A letter written mere hours before the Titanic sank has fetched a tidy sum at a British auction house.
On embossed Titanic stationery, first-class passenger Alexander Oskar Holverson hand wrote a letter to his mother the day before the ship that was thought to be invincible struck an iceberg in the North Atlantic and sank, killing more than 1,500 people.
Holverson, a Minnesota-born salesman, was among the victims.
In the letter, Holverson described the ship that would become his coffin as "a giant in size and fitted up like a palatial hotel."
"The food and drink is excellent," Holverson wrote.
The letter, which still retains the saltwater stains from April 13, 1912, eerily echoes the jubilant moments that preceded the historic tragedy.
"John Jacob Astor is on this ship," he said of the richest man of his day. "He looks like any other human being even though he has millions of money. They sit out on deck with the rest of us."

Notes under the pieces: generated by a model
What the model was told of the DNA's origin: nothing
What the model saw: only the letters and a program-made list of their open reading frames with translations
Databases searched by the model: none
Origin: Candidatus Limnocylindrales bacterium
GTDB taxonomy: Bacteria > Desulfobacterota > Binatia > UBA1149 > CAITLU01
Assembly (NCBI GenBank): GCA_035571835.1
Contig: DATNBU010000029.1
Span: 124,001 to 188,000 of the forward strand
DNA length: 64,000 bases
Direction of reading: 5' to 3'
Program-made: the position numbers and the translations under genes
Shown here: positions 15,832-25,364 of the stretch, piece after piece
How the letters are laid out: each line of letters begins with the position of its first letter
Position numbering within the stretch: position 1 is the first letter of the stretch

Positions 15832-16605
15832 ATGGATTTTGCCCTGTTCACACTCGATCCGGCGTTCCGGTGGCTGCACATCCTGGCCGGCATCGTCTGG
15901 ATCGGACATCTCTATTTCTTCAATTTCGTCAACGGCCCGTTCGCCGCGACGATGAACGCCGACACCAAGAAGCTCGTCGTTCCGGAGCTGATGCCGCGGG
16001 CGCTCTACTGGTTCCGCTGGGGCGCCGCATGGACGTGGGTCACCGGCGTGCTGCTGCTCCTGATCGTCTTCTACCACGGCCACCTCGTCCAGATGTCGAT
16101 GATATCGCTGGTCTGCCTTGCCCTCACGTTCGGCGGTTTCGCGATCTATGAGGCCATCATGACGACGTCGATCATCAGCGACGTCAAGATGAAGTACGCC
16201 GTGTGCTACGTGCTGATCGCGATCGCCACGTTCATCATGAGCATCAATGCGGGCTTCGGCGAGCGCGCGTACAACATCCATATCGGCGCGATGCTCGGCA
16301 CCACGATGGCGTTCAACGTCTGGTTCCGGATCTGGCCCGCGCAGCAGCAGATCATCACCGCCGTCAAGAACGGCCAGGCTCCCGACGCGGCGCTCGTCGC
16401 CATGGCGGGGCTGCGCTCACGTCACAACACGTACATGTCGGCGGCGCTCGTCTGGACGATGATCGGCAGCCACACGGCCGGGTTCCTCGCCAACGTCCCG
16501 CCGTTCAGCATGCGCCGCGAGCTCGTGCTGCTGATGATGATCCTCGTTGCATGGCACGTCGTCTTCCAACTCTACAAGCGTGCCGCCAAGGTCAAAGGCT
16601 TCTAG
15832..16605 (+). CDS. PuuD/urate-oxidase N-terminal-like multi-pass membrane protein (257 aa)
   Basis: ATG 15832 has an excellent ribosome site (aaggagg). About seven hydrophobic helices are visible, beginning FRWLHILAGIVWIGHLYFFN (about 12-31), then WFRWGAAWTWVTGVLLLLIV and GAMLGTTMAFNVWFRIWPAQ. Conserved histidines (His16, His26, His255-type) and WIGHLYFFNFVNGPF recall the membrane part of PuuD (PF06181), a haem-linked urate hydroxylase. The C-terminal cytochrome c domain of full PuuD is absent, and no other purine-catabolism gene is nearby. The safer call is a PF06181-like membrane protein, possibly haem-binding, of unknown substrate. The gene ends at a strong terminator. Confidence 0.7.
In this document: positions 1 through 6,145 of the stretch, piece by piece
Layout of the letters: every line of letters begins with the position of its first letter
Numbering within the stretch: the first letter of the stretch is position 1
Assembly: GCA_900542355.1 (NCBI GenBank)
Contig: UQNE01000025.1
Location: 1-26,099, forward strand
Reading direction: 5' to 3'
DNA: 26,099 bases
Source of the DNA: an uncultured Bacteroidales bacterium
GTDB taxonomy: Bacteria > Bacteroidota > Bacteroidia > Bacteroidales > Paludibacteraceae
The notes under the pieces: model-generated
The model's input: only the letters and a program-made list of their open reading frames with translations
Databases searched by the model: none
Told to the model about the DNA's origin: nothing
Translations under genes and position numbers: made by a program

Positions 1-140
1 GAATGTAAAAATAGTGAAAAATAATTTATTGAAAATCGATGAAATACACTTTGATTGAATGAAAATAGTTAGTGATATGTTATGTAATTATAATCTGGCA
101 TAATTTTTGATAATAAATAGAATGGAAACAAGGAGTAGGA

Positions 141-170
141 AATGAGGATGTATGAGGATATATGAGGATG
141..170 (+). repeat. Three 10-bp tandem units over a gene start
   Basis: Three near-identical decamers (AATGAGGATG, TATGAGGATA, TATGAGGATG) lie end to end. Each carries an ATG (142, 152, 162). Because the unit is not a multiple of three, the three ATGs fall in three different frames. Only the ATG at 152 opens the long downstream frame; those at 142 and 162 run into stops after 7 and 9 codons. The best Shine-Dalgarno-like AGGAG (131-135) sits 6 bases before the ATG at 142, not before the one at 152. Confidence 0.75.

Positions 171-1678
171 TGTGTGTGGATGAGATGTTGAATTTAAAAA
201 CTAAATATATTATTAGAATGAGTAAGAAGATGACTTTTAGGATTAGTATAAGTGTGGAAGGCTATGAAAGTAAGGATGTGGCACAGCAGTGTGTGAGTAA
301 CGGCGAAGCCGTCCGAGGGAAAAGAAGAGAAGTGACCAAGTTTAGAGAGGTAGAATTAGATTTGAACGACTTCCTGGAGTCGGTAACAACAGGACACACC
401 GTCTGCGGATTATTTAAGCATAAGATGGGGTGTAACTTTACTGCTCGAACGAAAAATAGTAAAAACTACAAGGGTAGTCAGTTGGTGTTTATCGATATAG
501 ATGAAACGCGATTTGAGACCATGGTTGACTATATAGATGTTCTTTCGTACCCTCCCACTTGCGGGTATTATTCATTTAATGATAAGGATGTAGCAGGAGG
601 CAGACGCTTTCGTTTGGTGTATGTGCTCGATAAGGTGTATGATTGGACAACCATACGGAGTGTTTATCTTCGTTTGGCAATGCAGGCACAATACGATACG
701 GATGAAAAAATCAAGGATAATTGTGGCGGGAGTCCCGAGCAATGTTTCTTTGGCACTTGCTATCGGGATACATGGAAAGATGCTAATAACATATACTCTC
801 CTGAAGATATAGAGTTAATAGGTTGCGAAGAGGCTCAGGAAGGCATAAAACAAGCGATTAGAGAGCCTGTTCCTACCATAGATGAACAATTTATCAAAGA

In perhaps the saddest line of all, Holverson writes: "If all goes well we will arrive in New York Wednesday A.M."
That arrival, of course, never came.
While Holverson perished, his wife, Mary Alice, managed to survive. The letter her husband wrote is believed to be one of the last known to have survived the sinking.
The auction house Henry Aldridge & Son, which specializes in Titanic memorabilia, called the letter "the most important Titanic letter we have ever auctioned."